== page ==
What does Bernie Sanders stand for?

In a tweet posted on October 29, Bernie Sanders stated, "With so much violence in this world today, I just don't think the state itself should be in the business of killing people." Letter to the editor
30/Oct/2015


What does Bernie Sanders stand for?
By Jay North


In a tweet posted on October 29, Bernie Sanders stated, "With so much violence in this world today, I just don't think the state itself should be in the business of killing people."


In today's America, gun-crazed and alert to any possible threat, such a statement borders on radical. But it very clearly encapsulates Sanders' personal ideology, which he has consistently brought forth through his position as a Vermont Senator.


While many politicians on the left have been accused of simply pandering to the various marginalized groups receiving attention at the moment, if not entirely shifting their political stance on certain issues in order to gain more votes from specific demographics, Sanders seems to be the rare exception whose heart is genuinely in the right place.


It is easy to become cynical of politicians' motivations, in a country where major corporations paint their products in rainbow colors in order to draw support from the LGBT community, but low-income gay teenagers in small, religiously conservative towns in the deep south still face homelessness and parental abandonment, and transgender women's brutal, violent murders go unreported in the mainstream media.


It is easy to see why impoverished, suffering Americans might be suspicious of a politician who appears on the scene suddenly with aspirations of borrowing the Nordic model of social democracy, advocating for racial and gender inequality, and overturning invasive surveillance laws, when the current state of America is so far removed from this seemingly idyllic utopia.


It's understandable why Sanders has his fair share of doubters. But, for all intents and purposes, he appears to be sincere in his efforts. During his time at the University of Chicago, he was active in the civil rights movement and joined the Young People's Socialist League. In the 1970s, he was an active member of the anti-war Liberty Union Party.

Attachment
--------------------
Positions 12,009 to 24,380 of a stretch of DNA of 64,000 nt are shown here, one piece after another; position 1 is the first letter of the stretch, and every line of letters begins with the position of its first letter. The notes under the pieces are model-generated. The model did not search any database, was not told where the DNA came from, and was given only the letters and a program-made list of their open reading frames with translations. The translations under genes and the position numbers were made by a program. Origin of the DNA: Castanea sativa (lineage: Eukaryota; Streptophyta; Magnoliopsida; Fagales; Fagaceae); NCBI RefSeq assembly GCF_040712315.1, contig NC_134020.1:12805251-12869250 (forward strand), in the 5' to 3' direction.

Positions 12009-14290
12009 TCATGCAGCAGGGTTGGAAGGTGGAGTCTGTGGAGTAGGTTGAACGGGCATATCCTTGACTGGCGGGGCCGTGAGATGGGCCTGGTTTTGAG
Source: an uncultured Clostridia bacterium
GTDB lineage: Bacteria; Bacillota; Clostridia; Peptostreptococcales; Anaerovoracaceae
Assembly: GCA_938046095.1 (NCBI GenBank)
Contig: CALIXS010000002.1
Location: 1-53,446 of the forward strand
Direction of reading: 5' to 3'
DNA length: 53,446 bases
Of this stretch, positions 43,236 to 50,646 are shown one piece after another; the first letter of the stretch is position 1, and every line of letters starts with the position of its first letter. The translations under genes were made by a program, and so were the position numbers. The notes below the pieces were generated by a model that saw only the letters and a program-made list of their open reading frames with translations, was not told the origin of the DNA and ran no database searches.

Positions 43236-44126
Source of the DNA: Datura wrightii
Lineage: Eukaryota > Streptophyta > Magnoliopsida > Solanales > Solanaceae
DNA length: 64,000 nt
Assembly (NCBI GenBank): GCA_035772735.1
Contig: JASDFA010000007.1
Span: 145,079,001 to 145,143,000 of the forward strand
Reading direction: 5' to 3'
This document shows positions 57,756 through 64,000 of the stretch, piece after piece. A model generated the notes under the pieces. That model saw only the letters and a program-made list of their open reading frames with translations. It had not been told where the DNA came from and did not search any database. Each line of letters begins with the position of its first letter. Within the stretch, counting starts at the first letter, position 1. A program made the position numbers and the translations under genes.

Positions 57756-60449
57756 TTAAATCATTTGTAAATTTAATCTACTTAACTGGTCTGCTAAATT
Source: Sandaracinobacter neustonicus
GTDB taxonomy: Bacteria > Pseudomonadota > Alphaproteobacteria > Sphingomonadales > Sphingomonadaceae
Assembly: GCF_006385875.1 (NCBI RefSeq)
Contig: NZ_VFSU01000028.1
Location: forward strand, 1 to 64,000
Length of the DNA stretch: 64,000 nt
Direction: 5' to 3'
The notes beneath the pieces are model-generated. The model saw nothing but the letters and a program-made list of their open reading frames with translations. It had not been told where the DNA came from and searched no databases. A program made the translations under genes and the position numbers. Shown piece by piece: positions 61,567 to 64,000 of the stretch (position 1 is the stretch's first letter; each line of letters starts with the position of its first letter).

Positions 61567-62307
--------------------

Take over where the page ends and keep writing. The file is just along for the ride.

Sanders' fans and critics alike find it difficult to find much inconsistency in his beliefs, suggesting that he is genuinely concerned about the wellbeing of oppressed Americans and not simply coddling them during the campaign in hopes of being elected.


Though Sanders does not appear to actively practice his Jewish faith at this point in time, he seems to have a better grasp on the concept of loving your enemy than many of his most devoutly "religious" opponents. Sanders made the curious decision to speak at the strongly right-wing Liberty University this past September, reaching out to students steeped in the conservative Christian culture that fears his platform the most.


What Sanders hopes to bring to the country is nothing short of revolutionary. That America is even willing to listen to his ideas in 2015 is indicative of how desperate oppressed minorities are to have their voices heard, to receive equal opportunities, to feel as though the leaders of their country care whether they are able to afford basic necessities.


What Sanders has been talking about I have been writing about since 1971. And, this from my mentor and adopted father Leonard J. Mountain Chief, "A change has got to come, sooner better than later."


Peace for now, Jay North
www.OneGlobePress.com


By: Believe Treatment

Jay North , author, environmentalist, organic gardener and just plain fun at a party www.OneGlobePress.com

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Article Tags: Jay North , Bernie Sanders , Politics , Opinion

Submitted On Nov 06, 2015. Viewed 226 times.

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